Cosmic Power of the Shaman and Symbols at Göbekli Tepe - Part II
Read Part 1 here.
Göbekli Tepe is an ancient and significant site which has been pushing back the beginnings of civilization further than we previously assumed. As each temple, pillar, and engraving at the Neolithic site is excavated, the story of human history is rewritten, and the symbols and messages of prehistoric cultures are revealed.
Archaeological site of Göbeklitepe in Turkey. Wikimedia Commons
The Three Baskets
Three baskets can be seen carved along the top of the pillar.
The “Three baskets” symbol on the pillar of Enclosure D is also intriguing. At first glance, we may define this symbol as three ordinary baskets. In spiritual cosmology the basket is also symbolic of seasons and the offerings of the first fruit, fertility and sanctity. In the Pentateuch (Torah), three baskets are defined as “three days”. Maybe it symbolizes three specific days of the year. The three baskets could relate to the gates across the horizon at “two solstices and the equinox point” due east/west.
Positions of the equinox and solstices.
The pillar which this symbol is on looks up to the east direction. The motifs on this pillar – from bottom to top - may represent the travel of shaman's spirit after death, before rebirth. Experiencing death and rebirth is the most important stipulation for obtaining the shamanic power. Maybe it is the origin of Etena's heavenly ascent in Sumerian mythology. Etena's adventure to the sky or heavens on the back of the eagle represents shaman's flight to the upper world. In Turkish shamanism, the spirit of shamans resuscitates three times. Three times are on the days of June 21st, March 21st /September 23rd, and December 21st. Shamans benefit from the believed energies of these days.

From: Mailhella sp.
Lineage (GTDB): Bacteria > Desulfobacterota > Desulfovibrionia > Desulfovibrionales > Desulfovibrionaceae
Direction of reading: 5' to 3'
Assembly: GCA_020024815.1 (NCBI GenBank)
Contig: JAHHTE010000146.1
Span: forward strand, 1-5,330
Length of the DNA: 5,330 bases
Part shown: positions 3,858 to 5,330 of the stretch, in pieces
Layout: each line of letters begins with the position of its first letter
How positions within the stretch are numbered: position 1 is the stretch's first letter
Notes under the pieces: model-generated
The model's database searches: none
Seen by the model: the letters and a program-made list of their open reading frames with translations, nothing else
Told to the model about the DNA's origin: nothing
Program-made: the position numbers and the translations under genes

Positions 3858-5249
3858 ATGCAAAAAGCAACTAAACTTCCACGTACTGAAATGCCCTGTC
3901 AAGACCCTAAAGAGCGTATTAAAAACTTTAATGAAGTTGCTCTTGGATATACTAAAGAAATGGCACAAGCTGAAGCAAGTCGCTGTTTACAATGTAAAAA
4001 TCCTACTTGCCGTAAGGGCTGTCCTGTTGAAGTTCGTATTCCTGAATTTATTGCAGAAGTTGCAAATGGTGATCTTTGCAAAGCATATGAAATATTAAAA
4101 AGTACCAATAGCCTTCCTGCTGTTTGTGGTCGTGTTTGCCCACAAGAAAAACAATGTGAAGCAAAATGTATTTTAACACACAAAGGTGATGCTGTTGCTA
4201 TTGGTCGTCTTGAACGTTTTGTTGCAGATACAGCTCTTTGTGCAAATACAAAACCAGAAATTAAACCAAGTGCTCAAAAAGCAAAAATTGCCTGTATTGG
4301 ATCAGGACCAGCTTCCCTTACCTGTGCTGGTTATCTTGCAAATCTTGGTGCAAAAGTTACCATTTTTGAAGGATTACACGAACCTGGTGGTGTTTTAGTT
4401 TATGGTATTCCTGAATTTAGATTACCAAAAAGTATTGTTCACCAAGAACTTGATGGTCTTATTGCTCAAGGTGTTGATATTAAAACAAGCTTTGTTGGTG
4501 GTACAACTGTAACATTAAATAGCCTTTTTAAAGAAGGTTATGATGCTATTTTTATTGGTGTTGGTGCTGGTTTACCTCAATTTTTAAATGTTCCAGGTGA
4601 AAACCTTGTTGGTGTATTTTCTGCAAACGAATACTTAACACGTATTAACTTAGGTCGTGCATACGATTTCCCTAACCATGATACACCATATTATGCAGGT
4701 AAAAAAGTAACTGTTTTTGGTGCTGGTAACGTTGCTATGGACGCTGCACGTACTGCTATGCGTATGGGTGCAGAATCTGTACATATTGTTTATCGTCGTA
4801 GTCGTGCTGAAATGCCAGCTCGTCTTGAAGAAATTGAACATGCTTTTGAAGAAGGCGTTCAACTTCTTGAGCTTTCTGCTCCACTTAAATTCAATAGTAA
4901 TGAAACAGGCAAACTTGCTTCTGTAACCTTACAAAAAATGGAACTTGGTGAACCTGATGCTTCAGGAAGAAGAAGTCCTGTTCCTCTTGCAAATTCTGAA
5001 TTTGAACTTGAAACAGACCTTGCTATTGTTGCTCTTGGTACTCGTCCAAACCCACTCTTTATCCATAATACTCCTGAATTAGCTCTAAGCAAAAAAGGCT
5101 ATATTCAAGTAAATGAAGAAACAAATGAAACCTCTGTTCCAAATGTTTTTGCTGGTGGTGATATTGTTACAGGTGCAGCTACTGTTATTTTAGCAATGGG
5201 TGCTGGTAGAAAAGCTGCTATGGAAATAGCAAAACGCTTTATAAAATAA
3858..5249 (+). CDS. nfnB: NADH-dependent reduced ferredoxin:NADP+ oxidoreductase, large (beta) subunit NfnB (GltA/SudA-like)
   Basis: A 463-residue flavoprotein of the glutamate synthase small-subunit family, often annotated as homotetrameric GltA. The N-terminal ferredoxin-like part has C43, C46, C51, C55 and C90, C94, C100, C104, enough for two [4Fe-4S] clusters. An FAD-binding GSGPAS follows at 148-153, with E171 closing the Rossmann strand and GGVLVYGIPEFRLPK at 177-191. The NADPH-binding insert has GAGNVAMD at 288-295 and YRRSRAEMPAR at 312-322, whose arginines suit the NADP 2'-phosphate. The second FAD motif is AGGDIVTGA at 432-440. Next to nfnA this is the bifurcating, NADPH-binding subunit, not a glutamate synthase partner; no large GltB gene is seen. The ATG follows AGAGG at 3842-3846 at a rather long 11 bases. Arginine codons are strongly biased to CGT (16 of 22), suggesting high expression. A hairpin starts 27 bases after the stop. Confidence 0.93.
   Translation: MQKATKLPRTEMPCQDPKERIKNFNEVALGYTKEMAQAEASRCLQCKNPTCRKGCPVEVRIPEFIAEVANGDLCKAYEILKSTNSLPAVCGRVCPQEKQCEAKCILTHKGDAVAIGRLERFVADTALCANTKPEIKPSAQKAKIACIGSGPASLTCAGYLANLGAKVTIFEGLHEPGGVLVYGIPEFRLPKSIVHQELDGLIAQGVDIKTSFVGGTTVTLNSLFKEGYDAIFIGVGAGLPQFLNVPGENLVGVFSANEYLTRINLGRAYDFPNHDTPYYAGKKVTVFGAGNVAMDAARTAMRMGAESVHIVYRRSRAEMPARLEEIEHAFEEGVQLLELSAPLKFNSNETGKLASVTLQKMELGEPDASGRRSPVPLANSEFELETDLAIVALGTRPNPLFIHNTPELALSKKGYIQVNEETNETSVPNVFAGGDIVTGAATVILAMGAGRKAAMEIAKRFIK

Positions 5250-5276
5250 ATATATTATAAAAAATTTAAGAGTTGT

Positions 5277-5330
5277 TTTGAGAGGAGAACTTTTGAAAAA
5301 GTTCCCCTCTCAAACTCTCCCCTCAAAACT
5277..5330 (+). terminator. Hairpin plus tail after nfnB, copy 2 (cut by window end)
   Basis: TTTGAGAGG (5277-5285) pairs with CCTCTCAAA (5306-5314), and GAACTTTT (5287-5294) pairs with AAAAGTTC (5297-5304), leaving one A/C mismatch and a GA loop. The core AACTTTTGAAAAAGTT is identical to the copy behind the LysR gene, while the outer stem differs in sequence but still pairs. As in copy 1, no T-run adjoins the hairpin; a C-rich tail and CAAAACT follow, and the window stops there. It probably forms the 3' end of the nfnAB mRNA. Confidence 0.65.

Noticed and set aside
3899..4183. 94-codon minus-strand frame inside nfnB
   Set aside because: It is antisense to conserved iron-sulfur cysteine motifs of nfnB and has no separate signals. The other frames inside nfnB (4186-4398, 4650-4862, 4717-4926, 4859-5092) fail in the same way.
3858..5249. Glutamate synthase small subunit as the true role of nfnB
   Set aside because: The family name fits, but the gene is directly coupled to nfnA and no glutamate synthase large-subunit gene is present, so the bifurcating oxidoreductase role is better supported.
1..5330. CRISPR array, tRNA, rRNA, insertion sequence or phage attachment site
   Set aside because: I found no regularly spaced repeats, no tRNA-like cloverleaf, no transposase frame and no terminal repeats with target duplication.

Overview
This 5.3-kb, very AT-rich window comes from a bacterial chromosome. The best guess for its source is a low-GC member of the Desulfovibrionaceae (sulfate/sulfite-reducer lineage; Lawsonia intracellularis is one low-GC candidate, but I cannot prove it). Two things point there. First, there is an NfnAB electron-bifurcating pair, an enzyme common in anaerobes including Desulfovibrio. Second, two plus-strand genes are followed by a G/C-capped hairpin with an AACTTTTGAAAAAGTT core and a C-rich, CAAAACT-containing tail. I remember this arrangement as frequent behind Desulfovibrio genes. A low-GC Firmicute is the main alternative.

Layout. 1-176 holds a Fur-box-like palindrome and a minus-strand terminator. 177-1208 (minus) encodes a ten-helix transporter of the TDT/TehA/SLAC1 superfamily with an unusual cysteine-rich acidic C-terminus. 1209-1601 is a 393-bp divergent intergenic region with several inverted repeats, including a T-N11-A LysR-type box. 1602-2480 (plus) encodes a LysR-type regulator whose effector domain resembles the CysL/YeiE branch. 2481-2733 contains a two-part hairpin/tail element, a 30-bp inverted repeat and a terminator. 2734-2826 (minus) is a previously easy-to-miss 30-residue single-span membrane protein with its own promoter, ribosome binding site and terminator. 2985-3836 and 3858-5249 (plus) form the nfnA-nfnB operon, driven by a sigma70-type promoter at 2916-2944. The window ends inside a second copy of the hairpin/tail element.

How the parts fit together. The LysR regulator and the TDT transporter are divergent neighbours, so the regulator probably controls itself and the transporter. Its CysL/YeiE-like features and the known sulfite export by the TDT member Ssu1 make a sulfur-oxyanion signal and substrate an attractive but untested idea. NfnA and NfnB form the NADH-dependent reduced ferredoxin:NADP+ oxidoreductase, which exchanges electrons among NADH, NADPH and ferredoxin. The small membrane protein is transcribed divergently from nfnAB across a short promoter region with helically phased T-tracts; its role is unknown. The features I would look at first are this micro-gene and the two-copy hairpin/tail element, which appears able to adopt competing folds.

On this pillar the sun is engraved also.
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Cosmic Power of the Shaman
Pillar-18, which is identified as an anthromorphic statue, has a leopard skin hanged on its belly. It does not only symbolize a hunter man. There is much more to it than that. In my opinion, the leopard skin emblematizes the Cosmic Puissance or cosmic power of the shaman. In Egyptian myths, the goddess of astronomy Seshat is always wearing a leopard skin representing the stars of heaven. I can clearly point out that shamans of the Paleolithic, and later Neolithic, had morphed into the gods of Egyptian and Sumerian mythology.